Ramblings is the title that I am going to give this and other blog entries that don’t have a lot to do with the actual construction of the shipping container house. Call it a slow news day if you will. You can skip these entertaining and amazingly cleaver stories if all you want is technical talk.
This morning I was going to go down the mountain to do a few errands and come home with materials to prefabricate the forms for the concrete columns (piers) that will hold the house up. But by the time I ate my pan of atomic oatmeal, showered and dressed, skinned a dozen ripe bananas and put them in the freezer for future lunchtime blender drinks, did the same with some maracuya (passion fruit) from our neighbor’s vine, changed the cat box, took the garbage out to the compost pile, talked to the gigantic volunteer squash plant and the several young volunteer papaya trees growing out of the compost pile, and assembled bags of sorted trash for recycling day tomorrow, I noticed that the lovely sunny morning was rapidly getting cloudier.
Given that I was going to buy some melamine sheets to line the pier forms (makes a nice smooth finish on the concrete), and given that I didn’t want to get the sheets wet in the back of the pickup, I postponed the trip. Sure enough, less than a half hour later the sky opened and it poured for two hours. We had one dramatic FLASH/BOOM directly overhead at the height of the downpour. Needless to say, cats Bob and Harry, thinking that the sky actually was falling, dove for cover under the bed. Even normally unshakable dog Jabo came to attention from a dead sleep on the floor next to me and gave me a “What the blazes was that?” look. Right about the time of the strongest downpour, Jabo noticed a neighbor from a few doors down standing (with an umbrella) in the road in front of our living room window. Seems that the surveyor had come to take a few more measurements and had gotten his pickup truck stuck in the muddy shoulder where he had parked. Under cover of our carport, I attached my tow strap to my trailer hitch and put the loose end in the pickup bed. Off we went, and I made short work of pulling the other pickup out of the mud. He PROMISED he would be back tomorrow, Saturday, to place our corner markers. We’ll see…
Just to cover my butt in this land of no AAA road service, I recently bought a second tow strap. And Cynthia bought a plastic box to fit under the back seat, and filled it with every imaginable first aid item. It almost came in handy yesterday (no pun intended, you will see what I mean shortly). There was a large farm truck stopped in the road across the field from us, and the driver was fixing something at the back bumper (the bumper is made out of heavy angle iron). There are numerous passenger vans that serve as buses between two local towns. One of them came around the curve, the driver distracted for a second or two, and plowed into the back of the farm truck, crushing the front end and windshield of the bus. Luckily, but not luckily enough, the man working on the truck jumped nearly clear, but his hand was caught between the bus and the truck bumper, severing tendons and breaking three fingers. He also got a head injury but the fingers were the worst of it as far as I can tell from those already on the scene. Before I could grab the first aid box and get to the scene, another bus came along and whisked the injured man down into town to the Central Salud (health clinic). A first aid kit in your vehicle is a requirement here in Panama, although seldom adhered to as best as I can tell. We still need to get a fire extinguisher, some reflector triangles and a flashlight. I also bought a twenty-something dollar come-along (ratchet with a cable) and it is in the trunk with the tow straps and jumper cables. I’d like to encourage our friends to get emergency supplies, too.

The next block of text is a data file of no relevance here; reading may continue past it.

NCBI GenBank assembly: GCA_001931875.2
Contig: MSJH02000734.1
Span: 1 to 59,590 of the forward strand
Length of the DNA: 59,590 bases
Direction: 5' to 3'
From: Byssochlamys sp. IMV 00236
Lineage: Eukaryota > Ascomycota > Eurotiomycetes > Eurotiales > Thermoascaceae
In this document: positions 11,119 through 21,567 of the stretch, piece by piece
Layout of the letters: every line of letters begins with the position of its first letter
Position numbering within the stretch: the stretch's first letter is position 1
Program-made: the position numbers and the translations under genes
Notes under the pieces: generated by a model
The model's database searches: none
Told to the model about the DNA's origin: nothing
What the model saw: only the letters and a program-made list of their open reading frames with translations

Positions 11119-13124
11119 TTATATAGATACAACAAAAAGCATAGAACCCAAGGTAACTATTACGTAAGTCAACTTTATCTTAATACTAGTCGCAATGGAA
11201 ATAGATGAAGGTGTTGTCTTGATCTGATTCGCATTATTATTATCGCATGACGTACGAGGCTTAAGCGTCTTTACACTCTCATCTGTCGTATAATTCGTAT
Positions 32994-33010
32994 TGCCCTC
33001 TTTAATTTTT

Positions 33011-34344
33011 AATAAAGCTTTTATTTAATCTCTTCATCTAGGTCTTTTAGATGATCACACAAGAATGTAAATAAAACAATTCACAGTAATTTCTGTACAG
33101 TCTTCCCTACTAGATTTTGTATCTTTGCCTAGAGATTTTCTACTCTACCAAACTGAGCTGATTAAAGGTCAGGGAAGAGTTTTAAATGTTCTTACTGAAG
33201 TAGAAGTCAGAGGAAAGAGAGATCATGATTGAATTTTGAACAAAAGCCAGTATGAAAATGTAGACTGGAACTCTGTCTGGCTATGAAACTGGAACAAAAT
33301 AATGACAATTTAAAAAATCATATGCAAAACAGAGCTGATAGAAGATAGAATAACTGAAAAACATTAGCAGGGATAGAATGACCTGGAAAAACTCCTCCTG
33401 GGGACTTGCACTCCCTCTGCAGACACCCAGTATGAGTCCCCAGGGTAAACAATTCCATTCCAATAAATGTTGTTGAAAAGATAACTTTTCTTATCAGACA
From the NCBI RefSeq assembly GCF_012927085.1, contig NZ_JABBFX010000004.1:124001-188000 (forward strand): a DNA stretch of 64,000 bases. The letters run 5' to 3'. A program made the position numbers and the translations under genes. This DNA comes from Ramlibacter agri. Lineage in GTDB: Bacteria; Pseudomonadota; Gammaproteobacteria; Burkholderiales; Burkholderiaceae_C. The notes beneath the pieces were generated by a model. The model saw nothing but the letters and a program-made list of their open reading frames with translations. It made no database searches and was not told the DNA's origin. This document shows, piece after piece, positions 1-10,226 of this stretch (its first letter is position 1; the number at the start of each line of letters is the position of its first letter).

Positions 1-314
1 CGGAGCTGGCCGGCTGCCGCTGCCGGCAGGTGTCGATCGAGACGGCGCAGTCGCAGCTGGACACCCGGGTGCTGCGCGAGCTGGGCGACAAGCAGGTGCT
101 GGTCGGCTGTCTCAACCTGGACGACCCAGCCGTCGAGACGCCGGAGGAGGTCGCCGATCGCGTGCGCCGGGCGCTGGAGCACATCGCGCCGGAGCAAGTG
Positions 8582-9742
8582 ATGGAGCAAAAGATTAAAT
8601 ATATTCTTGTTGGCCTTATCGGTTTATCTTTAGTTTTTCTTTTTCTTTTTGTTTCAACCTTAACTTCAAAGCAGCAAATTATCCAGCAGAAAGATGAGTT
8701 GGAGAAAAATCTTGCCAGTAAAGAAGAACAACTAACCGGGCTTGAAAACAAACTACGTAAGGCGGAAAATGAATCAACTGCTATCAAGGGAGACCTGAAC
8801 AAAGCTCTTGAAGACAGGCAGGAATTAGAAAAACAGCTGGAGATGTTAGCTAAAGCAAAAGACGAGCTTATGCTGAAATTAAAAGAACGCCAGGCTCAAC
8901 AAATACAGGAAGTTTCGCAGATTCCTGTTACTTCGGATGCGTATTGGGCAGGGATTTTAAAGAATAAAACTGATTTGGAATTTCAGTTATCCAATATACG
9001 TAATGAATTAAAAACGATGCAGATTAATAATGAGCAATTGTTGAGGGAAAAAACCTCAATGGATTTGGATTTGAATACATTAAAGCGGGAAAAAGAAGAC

While it rained, I sketched in my notebook, and figured out a materials list for the batter boards. Batter boards are temporary stakes driven into the ground just outside of the footprint of the house, with boards nailed to the stakes. These boards are used to hold string lines to accurately lay out the location of the 16 piers.
Then, remembering a blog that I recently stumbled upon written by a man in Texas who is living off grid and is using shipping containers, I thought I would write about tropical rain for him. So this is for you, John, enjoy the photos below. You can see his blog, The Field Lab.
Back to the maracuya (passion fruit), this is a new fruit for us and it is absolutely delightful. It has a very high fragrance, very high in vitamin-C, and Cynthia says it smells like a whole bouquet of flowers. It does wonderful things for my lunchtime smoothie. Also along the fruit train of thought, due to the heavy rains and saturated soils here in Panama, there was recently a lot of damage done to some many thousands of papaya trees. It was a catastrophic loss for some farmers as the trees were about to enter a three year period of production. Mangos are out of season and papayas may now be in short supply or superpriced, so I may need to find another in-season fruit to bulk up my smoothies. Local oranges and mandarin oranges are coming in now. Just switching from peanut butter and jelly sandwiches for lunch to fruit smoothies, I am able to keep about 10 pounds off my belt-line. Along with the fruit in the blender, I like to throw in a scoop of hemp protein powder to dampen hunger until supper time.
It is 1:30 in the afternoon and the rain has ended for now. The sun is out, the birds are chirping with the prospect of fresh worms and bugs, and the chickens are clucking in the puddles searching for tasty morsels. I just noticed that Armando passed by with another four yards of river run sand and gravel for our stockpile. Life is good.
Below are some rainstorm photos. They are from a previous storm, but today’s storm was similar. Enjoy.
That’s all for now.